Iíll see if I can get to this tonight. My initial messing around with the input/output jacks made me thing that there was an overall grounding issue.  I am hoping that it turns out to be something simple in the power section and I donít need to replace half the ICs.   :icon_eek:

DrT

Re: Boss OC-2 Repair
« Reply #8 on: May 14, 2018, 09:42:27 PM »
It took me a bit to find time to get back to this.  Rob, you are dead on with the biased voltage, which I think is designed to be ~4.9v.  With the pedal on, the junction of R39-R46 reads 0 volts.  The opposite side of R49 reads 8.6 with a battery. I tried testing both R39 and R46 but couldnít get a reading for either.  When I switch to the closed circuit tester, they both test as an open circuit one direction and closed the other. I think this means that R46 is bad and acting like an open circuit so that I am really only testing D1 when I try to measure the resistors.  However, I cannot convince myself that this is correct since then R39 would be separated from D1 and I should be able to measure a resistance.

IC Voltages, pot position did not seem to have an effect.
IC1 - Pin1: 4.9
IC1 - Pin7: 6.1
IC4 - Pin1: 7.1
IC4 - Pin7: 7.1
IC5 - Pin1: 6.8
IC5 - Pin7: 6.8


Rob Strand

Re: Boss OC-2 Repair
« Reply #9 on: May 14, 2018, 10:16:09 PM »
Some extremely puzzling measurements.  Some contradict others.  I'm having trouble trying to match them up to a fault!

Quote
which I think is designed to be ~4.9v.
Yes it is actually higher than 4.5V.

Quote
With the pedal on, the junction of R39-R46 reads 0 volts.  The opposite side of R49 reads 8.6 with a battery.

Very odd to get 0V.  As IC1 pin 1 and IC1 pin 7 could not get to the measured voltages with 0V on the R39-R46 junction.   I'd perhaps try to remeasure that voltage.

Quote
I tried testing both R39 and R46 but couldnít get a reading for either.  When I switch to the closed circuit tester, they both test as an open circuit one direction and closed the other. I think this means that R46 is bad and acting like an open circuit so that I am really only testing D1 when I try to measure the resistors.  However, I cannot convince myself that this is correct since then R39 would be separated from D1 and I should be able to measure a resistance.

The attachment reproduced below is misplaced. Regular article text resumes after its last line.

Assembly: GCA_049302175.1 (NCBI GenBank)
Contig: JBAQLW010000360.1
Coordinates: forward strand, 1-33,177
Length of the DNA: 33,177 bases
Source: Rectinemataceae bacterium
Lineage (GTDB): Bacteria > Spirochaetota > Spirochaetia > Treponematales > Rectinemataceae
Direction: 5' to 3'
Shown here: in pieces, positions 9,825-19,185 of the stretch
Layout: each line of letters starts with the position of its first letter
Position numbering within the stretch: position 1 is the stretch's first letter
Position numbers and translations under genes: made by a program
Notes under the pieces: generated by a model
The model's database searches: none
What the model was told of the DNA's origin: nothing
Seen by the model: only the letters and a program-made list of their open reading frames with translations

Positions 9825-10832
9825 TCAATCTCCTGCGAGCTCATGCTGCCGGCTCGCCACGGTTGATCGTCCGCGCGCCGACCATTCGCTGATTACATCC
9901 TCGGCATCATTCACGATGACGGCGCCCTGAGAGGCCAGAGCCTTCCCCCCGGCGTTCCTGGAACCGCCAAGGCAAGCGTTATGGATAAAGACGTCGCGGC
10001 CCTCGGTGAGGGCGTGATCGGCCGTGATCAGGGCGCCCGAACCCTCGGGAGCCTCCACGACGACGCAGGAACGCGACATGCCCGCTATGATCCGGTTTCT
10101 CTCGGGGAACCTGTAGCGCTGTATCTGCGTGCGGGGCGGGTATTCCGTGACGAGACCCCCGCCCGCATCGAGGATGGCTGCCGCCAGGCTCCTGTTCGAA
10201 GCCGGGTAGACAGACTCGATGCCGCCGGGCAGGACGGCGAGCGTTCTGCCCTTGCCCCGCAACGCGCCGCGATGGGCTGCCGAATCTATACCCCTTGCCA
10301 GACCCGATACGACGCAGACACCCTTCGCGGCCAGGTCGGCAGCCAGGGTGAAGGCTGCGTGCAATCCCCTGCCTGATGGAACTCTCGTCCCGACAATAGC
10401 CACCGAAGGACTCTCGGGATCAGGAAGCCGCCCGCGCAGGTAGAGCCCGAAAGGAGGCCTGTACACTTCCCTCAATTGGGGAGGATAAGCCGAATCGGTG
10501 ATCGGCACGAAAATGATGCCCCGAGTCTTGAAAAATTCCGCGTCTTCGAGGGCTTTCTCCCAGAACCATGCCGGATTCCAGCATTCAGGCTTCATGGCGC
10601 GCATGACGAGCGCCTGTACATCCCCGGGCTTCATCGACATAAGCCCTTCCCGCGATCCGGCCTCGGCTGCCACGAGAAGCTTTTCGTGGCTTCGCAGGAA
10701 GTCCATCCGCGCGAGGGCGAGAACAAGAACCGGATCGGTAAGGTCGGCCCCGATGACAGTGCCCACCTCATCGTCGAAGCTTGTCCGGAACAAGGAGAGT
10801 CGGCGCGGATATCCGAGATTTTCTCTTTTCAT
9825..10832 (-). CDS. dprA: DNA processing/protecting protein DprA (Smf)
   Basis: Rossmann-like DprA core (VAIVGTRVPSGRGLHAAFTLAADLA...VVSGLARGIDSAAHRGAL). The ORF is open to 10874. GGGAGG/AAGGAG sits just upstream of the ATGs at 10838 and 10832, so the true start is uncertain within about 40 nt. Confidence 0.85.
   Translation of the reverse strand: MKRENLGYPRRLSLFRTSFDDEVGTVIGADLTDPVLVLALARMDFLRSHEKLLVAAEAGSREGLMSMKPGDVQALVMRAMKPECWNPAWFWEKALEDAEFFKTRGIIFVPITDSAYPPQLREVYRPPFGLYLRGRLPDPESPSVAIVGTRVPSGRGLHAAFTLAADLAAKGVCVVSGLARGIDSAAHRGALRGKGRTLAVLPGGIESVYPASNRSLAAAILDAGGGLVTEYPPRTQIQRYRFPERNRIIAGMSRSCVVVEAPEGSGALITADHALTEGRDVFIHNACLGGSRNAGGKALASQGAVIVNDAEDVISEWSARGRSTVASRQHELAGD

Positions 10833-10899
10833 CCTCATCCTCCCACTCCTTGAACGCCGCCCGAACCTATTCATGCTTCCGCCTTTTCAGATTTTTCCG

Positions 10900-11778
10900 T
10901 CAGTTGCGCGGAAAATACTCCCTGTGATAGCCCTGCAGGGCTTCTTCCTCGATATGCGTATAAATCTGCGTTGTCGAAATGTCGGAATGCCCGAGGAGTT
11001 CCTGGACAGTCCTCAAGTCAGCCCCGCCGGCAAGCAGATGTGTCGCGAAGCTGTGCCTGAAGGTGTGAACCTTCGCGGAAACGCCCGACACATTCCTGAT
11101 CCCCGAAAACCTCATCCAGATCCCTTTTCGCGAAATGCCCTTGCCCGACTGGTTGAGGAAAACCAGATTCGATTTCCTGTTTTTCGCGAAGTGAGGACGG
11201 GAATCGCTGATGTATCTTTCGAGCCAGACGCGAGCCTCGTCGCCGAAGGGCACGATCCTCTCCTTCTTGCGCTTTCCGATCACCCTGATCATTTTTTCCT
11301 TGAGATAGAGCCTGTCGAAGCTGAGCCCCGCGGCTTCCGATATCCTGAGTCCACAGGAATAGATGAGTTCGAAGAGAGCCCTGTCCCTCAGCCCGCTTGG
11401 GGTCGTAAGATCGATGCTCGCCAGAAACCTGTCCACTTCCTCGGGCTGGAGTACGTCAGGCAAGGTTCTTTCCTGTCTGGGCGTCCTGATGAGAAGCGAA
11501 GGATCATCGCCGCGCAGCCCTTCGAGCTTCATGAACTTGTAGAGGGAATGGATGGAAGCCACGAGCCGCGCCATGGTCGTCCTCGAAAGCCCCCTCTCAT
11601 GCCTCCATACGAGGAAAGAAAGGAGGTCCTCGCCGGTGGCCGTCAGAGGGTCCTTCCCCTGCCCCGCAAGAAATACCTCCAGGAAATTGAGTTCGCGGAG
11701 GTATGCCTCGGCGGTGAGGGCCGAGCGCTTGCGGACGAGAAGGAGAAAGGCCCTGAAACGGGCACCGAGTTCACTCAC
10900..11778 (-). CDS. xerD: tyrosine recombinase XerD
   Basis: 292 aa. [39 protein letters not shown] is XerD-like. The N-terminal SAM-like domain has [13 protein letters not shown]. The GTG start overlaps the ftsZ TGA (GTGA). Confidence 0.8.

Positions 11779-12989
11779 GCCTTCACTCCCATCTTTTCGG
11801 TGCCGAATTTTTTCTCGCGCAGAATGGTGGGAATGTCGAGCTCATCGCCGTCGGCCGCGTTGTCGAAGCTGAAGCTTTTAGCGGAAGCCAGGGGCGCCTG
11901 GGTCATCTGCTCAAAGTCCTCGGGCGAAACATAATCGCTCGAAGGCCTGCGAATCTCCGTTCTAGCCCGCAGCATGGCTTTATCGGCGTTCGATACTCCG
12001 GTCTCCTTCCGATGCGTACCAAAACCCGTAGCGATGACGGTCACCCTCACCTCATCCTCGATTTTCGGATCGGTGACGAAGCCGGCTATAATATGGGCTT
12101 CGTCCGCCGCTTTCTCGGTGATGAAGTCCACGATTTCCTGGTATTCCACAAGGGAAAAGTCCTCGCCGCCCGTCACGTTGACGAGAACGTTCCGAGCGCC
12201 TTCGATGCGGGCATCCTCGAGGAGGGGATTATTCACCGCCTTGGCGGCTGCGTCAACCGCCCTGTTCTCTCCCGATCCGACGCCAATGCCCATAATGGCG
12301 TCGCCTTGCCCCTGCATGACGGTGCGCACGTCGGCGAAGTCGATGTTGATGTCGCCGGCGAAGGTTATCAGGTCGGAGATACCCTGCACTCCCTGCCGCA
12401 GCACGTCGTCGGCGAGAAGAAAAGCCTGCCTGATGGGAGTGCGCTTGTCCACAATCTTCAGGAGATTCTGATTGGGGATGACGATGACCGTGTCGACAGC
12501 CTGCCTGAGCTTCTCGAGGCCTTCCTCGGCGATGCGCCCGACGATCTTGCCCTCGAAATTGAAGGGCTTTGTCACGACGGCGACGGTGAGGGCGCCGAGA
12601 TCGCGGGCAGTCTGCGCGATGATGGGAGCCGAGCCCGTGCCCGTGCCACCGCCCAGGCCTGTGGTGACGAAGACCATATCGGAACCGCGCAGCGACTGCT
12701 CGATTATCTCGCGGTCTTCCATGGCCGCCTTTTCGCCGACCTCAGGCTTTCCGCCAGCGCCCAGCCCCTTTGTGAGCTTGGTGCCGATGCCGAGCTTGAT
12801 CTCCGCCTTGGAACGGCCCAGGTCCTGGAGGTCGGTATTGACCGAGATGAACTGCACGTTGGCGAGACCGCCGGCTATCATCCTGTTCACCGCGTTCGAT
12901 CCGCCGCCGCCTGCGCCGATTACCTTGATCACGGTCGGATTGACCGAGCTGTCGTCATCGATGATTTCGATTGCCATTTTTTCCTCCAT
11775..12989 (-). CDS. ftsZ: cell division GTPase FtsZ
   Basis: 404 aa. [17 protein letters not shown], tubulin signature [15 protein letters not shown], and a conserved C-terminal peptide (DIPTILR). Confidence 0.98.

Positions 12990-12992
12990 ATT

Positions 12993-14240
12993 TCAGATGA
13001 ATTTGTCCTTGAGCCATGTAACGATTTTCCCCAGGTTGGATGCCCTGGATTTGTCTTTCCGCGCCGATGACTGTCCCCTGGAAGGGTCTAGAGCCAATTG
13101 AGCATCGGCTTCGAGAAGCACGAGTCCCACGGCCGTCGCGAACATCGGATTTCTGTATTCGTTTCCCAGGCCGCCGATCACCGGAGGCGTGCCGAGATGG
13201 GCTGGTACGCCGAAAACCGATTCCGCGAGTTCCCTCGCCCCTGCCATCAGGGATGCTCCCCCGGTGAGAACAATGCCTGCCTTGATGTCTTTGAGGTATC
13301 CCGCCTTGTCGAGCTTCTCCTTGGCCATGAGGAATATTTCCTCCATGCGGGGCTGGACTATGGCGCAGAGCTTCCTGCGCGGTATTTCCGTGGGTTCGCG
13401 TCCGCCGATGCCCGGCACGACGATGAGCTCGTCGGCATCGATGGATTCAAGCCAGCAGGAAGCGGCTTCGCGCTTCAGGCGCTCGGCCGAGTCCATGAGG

You have to take in-circuit measurements with a grain of salt.   If you get crazy measurements it's a good idea to reverse the multimeter leads to see if you get the same crazy measurement, or a different crazy measurement.    Often the caps take a while to charge up or they hold charge from being previously powered.  (You have got the power off, no battery and jacks removed?)

Having said that there could still be a problem in that area.  Maybe measure across R39 and across R46 when the device is powered.  In both clean and effects modes.

Starting from the most basic measurement IC1 pin1 looks OK.   However IC1 pin 7 should follow IC1 pin 1 but it is way off.     I can't see how that can be the case unless IC1 is blown or you have some sort of short or cut-track on the PCB. 

When you take your measurements, what ground point are you using?   Note the DC jack -ve connection is not ground there's a resistor and diode (R17 and D3) between DC jack -ve and ground.  So the ground point must be the circuit side ie. the ground on the jacks or PCB.

If you ground is correct maybe measure along R8, R9 and R5.   Maybe also pins 2 and 3 of IC1.

Send:     . .- .-. - .... / - --- / --. --- .-. -

DrT

Re: Boss OC-2 Repair
« Reply #10 on: May 28, 2018, 01:34:26 PM »
Rob, after your last comment, I disconnected everything to let everything discharge for a day or two (or a week at this point). I can now get a resistance measured across 39 and 46 of 4K and 3.5k respectively.  The measurement is the same either for both polarizations and it takes a bit for the measurements to level out, which I am assuming is related to the caps charging.  I am reasonably confident at this point that IC1 is a bad apple and will see if I have something on hand that can serve as a replacement before ordering the TL022s used on this pedal.  I will let you know how it goes, when I get around to it.  :-)

DrT

Re: Boss OC-2 Repair
« Reply #11 on: May 31, 2018, 10:03:26 PM »
I removed IC1 and replaced it with a socket so I can test with a JCR4558.  I also replaced the output transistor with the 2SC945 discussed earlier in the thread.  I now get the expected signal from the sound probes going to an from the pot board.  The pedal passes clean signal fine but when engaged I just get a quieter version of the clean signal.  I guess this means there is something wrong with Q3 and/or Q4 such that the flip/flop isnít flapping correctly.  I will try replacing both of those with my next bit of free time.